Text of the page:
However, pragmatic people know that great plans can easily be thwarted by external circumstances. Instead of dreaming of a miracle, they work with the resources they have and actively make the best of their current life situation. For this reason, pragmatic people are often very successful: They set themselves realistic goals that they can achieve with the help of their practical disposition.
Pragmatists weigh up what is really important for them in life. In addition, they are not afraid of doing unpleasant tasks. This gives them a decisive advantage in their professional life. They would rather get rid of an unpleasant task than spend hours debating whether it makes sense. Pragmatism therefore has a motivating effect.
The shadow side of pragmatism
Hardly any character trait is exclusively positive. This also applies to pragmatism. The greatest difficulties exist, as already briefly mentioned, in the interpersonal sphere. Pragmatists often have little understanding for the hesitancy of their fellow human beings. They do not understand what emotional blocks prevent other people from completing a task.
Consequently, it is no wonder that misunderstandings and friction can arise between pragmatically and thoughtfully inclined people. Especially when two such different characters have to work together on a professional project, things can sometimes get difficult.
How can I become more pragmatic? The 5 best tips
You tend to put off important matters? You would like to do less ponder and prefer to get into action more quickly? In this case, a little more pragmatism can't hurt. The following five tips can help you here:
1. achieve maximum success with little effort
Pragmatists always think about how they can achieve the best possible result with the least amount of effort. Break free from the urge to plan every step of the process down to the smallest detail. The Fear to fail is often unfounded and is not infrequently related to low self-esteem. Pragmatically inclined people do not know such fears and (self-)doubts.
Put simply, there is also talk of the "courage to fill in the gaps". Instead of burdening themselves with useless information, pragmatists focus on the essentials.
2. minimize time robbers
Pragmatic people don't spend time on useless debates or other time-wasters. Observe yourself in everyday life and analyze on which ineffective activities you waste a lot of energy. For example, do you spend a long time on hold on the phone when you want to make an appointment (e.g., at the doctor's office)? A pragmatist would write an email.
3. work on your self-confidence
As already mentioned, pragmatism has a lot to do with Self-confidence to do. In order to be able to think and act pragmatically, it is therefore necessary to Strengthen self-confidence in a targeted manner. You can do this, for example, by looking at your past achievements: What have you already achieved? What are your areas of expertise?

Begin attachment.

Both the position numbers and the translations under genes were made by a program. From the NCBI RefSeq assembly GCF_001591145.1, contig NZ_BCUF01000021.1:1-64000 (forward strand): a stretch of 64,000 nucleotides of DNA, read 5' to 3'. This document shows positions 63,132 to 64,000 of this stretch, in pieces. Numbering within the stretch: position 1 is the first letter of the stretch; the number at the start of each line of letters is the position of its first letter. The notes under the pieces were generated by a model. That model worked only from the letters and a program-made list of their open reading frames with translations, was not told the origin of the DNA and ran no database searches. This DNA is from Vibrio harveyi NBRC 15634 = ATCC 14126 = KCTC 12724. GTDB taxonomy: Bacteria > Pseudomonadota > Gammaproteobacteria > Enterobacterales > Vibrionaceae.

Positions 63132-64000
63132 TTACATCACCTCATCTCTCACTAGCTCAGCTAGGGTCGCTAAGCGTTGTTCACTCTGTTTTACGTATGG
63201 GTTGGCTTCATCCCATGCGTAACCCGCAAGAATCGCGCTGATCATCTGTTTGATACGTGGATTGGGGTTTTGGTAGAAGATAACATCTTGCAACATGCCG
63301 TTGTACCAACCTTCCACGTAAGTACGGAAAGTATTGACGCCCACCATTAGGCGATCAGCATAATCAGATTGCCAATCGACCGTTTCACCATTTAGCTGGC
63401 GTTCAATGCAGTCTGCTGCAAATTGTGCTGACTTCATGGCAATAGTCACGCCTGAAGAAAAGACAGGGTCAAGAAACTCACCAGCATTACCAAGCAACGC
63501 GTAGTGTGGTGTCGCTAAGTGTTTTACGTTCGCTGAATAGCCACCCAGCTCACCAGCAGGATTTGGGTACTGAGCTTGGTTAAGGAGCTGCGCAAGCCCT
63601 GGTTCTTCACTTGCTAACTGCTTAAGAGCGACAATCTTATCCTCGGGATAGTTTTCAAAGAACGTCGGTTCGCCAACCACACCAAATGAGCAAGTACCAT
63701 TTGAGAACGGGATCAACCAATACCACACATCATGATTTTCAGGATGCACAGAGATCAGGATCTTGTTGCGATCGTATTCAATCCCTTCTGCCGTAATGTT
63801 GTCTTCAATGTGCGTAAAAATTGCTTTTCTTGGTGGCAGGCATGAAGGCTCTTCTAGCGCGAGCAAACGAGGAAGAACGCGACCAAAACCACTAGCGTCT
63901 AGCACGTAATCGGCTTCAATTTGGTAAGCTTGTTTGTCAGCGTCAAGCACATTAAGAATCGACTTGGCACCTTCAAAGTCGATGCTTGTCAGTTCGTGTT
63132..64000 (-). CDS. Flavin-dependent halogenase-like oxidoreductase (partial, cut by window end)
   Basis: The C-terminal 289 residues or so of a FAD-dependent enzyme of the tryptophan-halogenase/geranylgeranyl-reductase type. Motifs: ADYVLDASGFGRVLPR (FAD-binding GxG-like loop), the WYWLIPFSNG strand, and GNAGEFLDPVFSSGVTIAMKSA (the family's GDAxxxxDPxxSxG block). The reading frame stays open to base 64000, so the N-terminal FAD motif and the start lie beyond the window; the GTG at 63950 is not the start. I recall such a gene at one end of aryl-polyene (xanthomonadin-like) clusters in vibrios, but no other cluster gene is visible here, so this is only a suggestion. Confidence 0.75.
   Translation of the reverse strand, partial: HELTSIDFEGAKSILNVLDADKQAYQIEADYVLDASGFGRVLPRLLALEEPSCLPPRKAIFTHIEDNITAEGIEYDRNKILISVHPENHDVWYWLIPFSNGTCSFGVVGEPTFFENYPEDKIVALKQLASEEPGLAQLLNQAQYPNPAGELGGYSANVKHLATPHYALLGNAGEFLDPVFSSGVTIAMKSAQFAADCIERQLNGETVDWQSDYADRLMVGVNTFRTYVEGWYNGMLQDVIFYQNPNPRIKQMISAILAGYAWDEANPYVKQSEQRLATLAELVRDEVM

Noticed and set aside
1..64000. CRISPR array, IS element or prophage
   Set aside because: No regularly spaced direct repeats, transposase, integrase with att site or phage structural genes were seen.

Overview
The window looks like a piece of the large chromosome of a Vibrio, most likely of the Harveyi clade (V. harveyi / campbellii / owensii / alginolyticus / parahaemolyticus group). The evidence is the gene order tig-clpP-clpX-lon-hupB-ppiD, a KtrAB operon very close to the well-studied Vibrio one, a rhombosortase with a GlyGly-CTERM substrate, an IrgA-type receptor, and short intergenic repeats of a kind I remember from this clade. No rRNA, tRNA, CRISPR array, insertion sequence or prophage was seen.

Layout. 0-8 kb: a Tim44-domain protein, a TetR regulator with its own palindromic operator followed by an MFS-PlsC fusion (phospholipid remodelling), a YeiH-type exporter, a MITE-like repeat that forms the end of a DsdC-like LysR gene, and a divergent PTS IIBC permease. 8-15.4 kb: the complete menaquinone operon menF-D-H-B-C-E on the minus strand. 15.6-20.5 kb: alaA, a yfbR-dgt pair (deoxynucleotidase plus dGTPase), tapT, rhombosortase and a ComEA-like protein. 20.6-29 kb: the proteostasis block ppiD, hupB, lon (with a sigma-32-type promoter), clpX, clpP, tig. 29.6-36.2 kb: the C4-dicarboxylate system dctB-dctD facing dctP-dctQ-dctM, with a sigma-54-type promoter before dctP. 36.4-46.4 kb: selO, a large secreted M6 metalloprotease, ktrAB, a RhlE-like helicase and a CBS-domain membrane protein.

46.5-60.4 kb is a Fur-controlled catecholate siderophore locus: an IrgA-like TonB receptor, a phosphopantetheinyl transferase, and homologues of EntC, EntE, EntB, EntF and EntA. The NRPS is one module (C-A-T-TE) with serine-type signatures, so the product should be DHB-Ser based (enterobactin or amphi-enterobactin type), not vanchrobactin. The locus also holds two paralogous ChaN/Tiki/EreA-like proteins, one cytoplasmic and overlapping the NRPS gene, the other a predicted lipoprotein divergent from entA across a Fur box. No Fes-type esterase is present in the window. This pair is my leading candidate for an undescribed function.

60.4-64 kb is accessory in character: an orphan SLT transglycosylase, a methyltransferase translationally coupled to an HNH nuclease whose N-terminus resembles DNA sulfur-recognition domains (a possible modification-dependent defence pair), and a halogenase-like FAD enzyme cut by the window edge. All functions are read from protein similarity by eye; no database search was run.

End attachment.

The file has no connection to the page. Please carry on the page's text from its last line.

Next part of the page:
You don't need reassurance from other people, and you don't need to spend hours researching your decisions. Trust your ability. You know what is right.
4. start small
Practice acting pragmatically on less important decisions first to gain some routine and confidence. If the latter works well, then venture further step by step. At some point you will succeed in making even elementary life decisions from a pragmatic point of view.
5. do not brood, but act
As simple as it may sound, the best way to learn pragmatism is to stop procrastinating. Just let theory be theory. Trust your intuition and act when there is something to decide. If you always think everything through, you can miss important opportunities.
Admittedly, this may take a little effort at first. However, the more positive experiences you have, the easier it will be for you to adopt a pragmatic approach in the future.
Examples of pragmatic action
What pragmatism really means is best illustrated by some everyday examples. Let yourself be inspired:
1. A craftsman is hammering in a nail and the hammer falls out of his hand. Since he is sitting on top of a scaffold, it would take a lot of time to climb down to retrieve the tool. Instead, the craftsman decisively takes off his steel-toed work boot and continues with his work.
Here we have two characteristics of pragmatism at once: the craftsman decides unconventionally, foregoing the use of a classic tool. In addition, the best possible result could be achieved with the smallest possible effort: The nail was hammered in without delay.
2. A pragmatically inclined student prepares for an important exam. He analyzes in detail what has already been learned and concentrates exclusively on the topics that will be tested according to the announcement. He has prepared practical flashcards for this purpose.
His thoughtful fellow student, on the other hand, wants to be prepared for all eventualities and, on the eve of the exam, pores over a new textbook on the exam topic.
He burdens himself with vast amounts of (sometimes useless) information, which increases his nervousness and prevents him from concentrating on the essential content of the exam. Ultimately, the pragmatist writes the better grade.
The fact that pragmatists are fundamentally more effective learners is even scientifically proven.
Conclusion: Pragmatism can be learned
Pragmatism is an extremely useful trait that can make your life easier in many areas. In professional life, pragmatists are often more successful than thoughtful character types. Instead of thinking through all eventualities down to the smallest detail, pragmatists summarily seize the opportunities that come their way. Pragmatists do not hesitate: They make a decision and act immediately.
A certain predisposition to pragmatism is certainly innate, but even a thoughtful person can work on his or her pragmatic abilities. This is primarily achieved by strengthening self-confidence.
Taking the proverbial plunge can also be helpful: Get into the habit of taking immediate action when a problem arises and no longer allowing yourself to brood excessively. As soon as you notice that you achieve success in this way, it will become easier and easier for you.